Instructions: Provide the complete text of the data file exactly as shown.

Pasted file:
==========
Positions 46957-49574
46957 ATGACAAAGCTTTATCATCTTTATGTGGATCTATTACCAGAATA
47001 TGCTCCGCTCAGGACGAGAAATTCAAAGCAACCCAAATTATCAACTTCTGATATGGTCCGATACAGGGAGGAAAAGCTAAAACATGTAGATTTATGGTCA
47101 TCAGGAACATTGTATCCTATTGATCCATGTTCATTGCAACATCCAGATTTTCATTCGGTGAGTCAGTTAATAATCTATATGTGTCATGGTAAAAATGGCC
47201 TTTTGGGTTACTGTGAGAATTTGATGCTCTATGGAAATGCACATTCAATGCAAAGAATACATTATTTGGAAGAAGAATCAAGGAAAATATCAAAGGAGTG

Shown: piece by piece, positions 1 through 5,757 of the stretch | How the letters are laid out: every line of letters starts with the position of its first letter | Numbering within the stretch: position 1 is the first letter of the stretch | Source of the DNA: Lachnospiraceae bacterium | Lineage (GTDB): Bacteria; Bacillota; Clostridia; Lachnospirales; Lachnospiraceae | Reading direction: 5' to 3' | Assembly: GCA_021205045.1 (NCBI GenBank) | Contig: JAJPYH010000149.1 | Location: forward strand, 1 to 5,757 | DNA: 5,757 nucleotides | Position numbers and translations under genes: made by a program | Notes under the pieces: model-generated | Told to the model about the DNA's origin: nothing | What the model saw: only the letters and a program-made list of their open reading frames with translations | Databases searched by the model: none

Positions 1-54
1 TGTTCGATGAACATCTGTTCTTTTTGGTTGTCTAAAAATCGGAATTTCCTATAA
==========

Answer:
Positions 46957-49574
46957 ATGACAAAGCTTTATCATCTTTATGTGGATCTATTACCAGAATA
47001 TGCTCCGCTCAGGACGAGAAATTCAAAGCAACCCAAATTATCAACTTCTGATATGGTCCGATACAGGGAGGAAAAGCTAAAACATGTAGATTTATGGTCA
47101 TCAGGAACATTGTATCCTATTGATCCATGTTCATTGCAACATCCAGATTTTCATTCGGTGAGTCAGTTAATAATCTATATGTGTCATGGTAAAAATGGCC
47201 TTTTGGGTTACTGTGAGAATTTGATGCTCTATGGAAATGCACATTCAATGCAAAGAATACATTATTTGGAAGAAGAATCAAGGAAAATATCAAAGGAGTG

Shown: piece by piece, positions 1 through 5,757 of the stretch | How the letters are laid out: every line of letters starts with the position of its first letter | Numbering within the stretch: position 1 is the first letter of the stretch | Source of the DNA: Lachnospiraceae bacterium | Lineage (GTDB): Bacteria; Bacillota; Clostridia; Lachnospirales; Lachnospiraceae | Reading direction: 5' to 3' | Assembly: GCA_021205045.1 (NCBI GenBank) | Contig: JAJPYH010000149.1 | Location: forward strand, 1 to 5,757 | DNA: 5,757 nucleotides | Position numbers and translations under genes: made by a program | Notes under the pieces: model-generated | Told to the model about the DNA's origin: nothing | What the model saw: only the letters and a program-made list of their open reading frames with translations | Databases searched by the model: none

Positions 1-54
1 TGTTCGATGAACATCTGTTCTTTTTGGTTGTCTAAAAATCGGAATTTCCTATAA